While the unknowns far outweigh the knowns, the renewables sector in WA has been left high and dry under the Turnbull government’s NEG. Explicitly excluded from the NEG, the WA Labor Government may introduce a state-based RET or tender program, to incentivize large scale renewable deployment in the state.
Some WA industry participants are beginning to fret. Perth-based solar distributor Baywa r.e. Australia Managing Director Durmus Yildiz has told the ABC solar is not at the level of competitiveness that the government has assumed when it designed the NEG policy.
“[There is] uncertainty for us as an industry to get the renewable energy subsidies or support systems cut in such a quick fashion,” Yildiz told the ABC.
“We might actually see that it gets even harder for Western Australians on the solar side,” Yildiz added.
Market data appears to confirm that the WA PV market may not be as rosy as the strongly performing east coast. Data compiled by SunWiz reveals that while WA (indicated below in grey) accounted for as much as 20% of national rooftop demand, based on REC registrations, in January 2017, by September that had fallen to 15%. The leading states are Queensland (in red), New South Wales (in yellow), and Victoria (in pink).
The share of the commercial (C&I) market segment is also falling in WA, while on the east coast the market segment is one of the outstanding good news stories from PV in 2017. C&I market share has increased in Australia overall from 10% to 25% in the last 12 – 18 months.
In terms of large scale solar in WA, there are a number of developments underway. While not coming close to approaching the scale of the development in Queensland, momentum had been beginning to build in the WA large scale marketplace.
The 20 MW Emu Downs project is set to be completed by January 2018, and has signed a PPA with WA utility Synergy. The state-owned utility has also unveiled plans to expand Australia’s first PV power plant in Greenough River in WA’s mid-west from 10 MW up to 40 MW. WA wave power developer Carnegie is working on its 10 MW Northam project. And the 39 MW Byford Solar on Perth’s outskirts is set to be complete in early 2018, and has signed a PPA with gas provider Kleenheat.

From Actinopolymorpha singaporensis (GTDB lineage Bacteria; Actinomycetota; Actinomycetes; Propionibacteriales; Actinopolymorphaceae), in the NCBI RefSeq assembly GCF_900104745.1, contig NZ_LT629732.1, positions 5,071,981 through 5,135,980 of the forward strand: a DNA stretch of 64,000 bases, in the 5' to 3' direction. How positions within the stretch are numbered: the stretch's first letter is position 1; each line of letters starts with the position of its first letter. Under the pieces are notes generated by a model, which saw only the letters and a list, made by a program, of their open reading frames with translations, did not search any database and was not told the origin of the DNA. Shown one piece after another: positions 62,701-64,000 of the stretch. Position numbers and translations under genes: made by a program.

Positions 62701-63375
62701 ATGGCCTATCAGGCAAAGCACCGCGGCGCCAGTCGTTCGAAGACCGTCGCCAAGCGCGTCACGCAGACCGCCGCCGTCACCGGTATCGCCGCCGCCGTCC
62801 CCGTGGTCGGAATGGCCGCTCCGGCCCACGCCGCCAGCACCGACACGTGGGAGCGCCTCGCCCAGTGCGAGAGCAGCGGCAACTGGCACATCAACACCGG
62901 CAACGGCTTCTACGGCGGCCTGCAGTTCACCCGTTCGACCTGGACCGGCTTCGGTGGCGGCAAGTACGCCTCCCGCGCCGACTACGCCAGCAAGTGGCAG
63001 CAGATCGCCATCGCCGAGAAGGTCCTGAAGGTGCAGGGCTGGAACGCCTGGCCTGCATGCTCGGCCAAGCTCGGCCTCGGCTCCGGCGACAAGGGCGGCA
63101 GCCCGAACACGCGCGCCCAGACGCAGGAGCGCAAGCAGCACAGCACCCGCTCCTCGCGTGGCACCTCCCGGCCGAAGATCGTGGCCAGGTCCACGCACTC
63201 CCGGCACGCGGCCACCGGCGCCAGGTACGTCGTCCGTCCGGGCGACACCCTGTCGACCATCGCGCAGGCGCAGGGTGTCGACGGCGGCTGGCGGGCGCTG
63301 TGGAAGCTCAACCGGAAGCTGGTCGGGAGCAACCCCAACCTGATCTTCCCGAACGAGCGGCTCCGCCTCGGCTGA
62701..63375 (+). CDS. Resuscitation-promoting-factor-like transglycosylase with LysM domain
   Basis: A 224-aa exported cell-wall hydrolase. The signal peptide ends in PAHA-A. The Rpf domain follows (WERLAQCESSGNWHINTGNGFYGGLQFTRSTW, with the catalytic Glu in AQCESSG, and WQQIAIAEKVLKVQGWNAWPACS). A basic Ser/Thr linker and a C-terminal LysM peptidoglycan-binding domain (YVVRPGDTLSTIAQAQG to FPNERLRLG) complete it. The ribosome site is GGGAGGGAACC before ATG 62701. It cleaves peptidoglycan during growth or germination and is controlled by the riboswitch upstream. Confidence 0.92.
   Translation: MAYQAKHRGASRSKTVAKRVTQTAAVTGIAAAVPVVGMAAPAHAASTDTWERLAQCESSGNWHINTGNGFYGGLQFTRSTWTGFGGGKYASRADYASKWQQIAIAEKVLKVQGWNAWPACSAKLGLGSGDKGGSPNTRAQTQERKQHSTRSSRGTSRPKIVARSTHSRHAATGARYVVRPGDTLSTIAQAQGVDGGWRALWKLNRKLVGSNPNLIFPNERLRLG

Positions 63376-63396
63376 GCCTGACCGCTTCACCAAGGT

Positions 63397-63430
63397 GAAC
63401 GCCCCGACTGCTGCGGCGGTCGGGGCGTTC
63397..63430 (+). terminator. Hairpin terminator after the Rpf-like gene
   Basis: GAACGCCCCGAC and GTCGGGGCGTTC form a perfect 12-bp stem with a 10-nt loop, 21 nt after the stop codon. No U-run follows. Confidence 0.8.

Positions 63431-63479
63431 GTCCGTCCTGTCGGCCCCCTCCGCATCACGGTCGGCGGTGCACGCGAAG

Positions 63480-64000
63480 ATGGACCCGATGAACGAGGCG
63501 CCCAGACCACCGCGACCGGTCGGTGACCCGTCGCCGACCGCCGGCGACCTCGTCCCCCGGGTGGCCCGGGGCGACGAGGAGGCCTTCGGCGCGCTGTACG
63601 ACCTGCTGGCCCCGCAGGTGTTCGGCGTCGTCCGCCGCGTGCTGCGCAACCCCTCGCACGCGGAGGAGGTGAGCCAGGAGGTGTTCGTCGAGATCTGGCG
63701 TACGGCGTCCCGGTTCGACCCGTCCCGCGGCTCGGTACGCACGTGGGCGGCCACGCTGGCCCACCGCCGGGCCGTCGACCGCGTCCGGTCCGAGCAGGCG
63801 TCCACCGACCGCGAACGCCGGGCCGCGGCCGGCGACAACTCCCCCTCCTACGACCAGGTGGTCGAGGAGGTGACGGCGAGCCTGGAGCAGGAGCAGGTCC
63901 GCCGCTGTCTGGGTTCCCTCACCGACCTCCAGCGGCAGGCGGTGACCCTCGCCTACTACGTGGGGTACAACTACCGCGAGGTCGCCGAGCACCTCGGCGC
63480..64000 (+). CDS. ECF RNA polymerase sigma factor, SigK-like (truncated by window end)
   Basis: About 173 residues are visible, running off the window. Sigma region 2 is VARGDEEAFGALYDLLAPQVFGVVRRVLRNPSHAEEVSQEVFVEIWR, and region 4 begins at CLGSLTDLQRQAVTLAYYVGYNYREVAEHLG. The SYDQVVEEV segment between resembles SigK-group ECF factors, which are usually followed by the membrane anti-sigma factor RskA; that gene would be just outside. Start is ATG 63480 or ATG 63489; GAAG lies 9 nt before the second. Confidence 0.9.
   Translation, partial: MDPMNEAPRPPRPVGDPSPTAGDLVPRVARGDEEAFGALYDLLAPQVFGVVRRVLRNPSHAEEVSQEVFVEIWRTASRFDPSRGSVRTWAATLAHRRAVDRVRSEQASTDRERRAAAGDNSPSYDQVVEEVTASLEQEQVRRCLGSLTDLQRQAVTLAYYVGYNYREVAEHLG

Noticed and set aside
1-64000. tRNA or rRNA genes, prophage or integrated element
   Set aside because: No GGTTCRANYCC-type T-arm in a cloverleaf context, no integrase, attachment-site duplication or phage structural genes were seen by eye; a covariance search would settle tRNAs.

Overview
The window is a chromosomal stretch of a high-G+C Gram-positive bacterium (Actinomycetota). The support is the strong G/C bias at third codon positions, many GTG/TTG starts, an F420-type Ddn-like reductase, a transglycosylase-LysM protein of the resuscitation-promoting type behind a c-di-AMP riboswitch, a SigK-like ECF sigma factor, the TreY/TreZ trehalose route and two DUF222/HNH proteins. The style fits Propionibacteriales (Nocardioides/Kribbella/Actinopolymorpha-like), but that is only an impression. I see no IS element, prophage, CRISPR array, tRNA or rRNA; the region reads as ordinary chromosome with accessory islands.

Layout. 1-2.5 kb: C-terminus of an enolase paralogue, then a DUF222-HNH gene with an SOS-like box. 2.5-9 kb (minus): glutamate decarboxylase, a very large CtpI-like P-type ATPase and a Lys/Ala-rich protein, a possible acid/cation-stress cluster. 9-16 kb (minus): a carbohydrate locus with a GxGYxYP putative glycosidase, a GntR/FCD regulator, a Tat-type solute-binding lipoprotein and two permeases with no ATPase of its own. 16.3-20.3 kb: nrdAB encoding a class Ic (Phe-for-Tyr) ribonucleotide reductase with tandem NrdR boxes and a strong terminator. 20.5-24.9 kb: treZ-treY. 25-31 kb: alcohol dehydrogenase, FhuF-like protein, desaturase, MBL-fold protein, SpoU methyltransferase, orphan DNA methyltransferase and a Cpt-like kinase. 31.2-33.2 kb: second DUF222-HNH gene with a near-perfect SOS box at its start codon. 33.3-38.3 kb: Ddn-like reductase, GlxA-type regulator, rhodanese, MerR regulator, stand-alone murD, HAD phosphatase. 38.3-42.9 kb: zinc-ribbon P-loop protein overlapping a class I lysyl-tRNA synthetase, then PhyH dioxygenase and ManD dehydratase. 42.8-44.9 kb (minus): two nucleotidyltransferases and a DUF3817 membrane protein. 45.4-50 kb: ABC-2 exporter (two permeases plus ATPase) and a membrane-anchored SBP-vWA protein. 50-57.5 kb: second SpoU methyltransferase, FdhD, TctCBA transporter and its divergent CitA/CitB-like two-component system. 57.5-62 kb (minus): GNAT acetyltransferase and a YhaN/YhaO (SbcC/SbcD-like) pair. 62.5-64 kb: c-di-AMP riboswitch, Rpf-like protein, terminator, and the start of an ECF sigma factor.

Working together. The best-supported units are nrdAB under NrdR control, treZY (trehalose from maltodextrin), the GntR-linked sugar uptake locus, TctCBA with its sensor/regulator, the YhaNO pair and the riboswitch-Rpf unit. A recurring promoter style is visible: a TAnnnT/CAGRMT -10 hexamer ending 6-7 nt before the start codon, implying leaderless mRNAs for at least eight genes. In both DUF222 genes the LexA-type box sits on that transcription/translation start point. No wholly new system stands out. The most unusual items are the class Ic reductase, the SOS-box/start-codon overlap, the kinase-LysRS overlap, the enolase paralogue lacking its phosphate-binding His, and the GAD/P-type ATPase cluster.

However, with no RET beyond 2020 and excluded from the NEG, the WA government may choose to take the initiative in fostering the continued rollout of solar and wind in the state.
WA State Treasurer and Energy Minister Ben Wyatt has indicated that he would prefer the state being a part of a national program, but he has not ruled out taking action rather than standing by to see projects get off the ground ‘over east.’
“Ultimately my preference is always to break to a national model, I don’t think individual state models are as efficient and as effective for private sector investment as a national model,” Wyatt told the ABC.
WA’s South West Interconnected Network is supplied by a significant amount of power from the coal-fired Muja facility in the coal mining town of Collie. However, there is gas-fired generation also in place, and with WA maintaining a reservation policy for some of its natural gas reserves, the state has not seen some of the price spikes experienced on the National Energy Market.
The life of Muja itself cannot be extended indefinitely, however. In September, the government announced that the 52-year old Muja AB plant would be closed, after a $300 million attempt to revive the facility finally failed.
“The $300 million of taxpayers money was wasted on this project,” said Wyatt when announcing the decision to close Muja AB in the face of safety concerns. “Muja AB will be remembered as the embodiment of the previous government’s lack of respect for the taxpayers of WA.”
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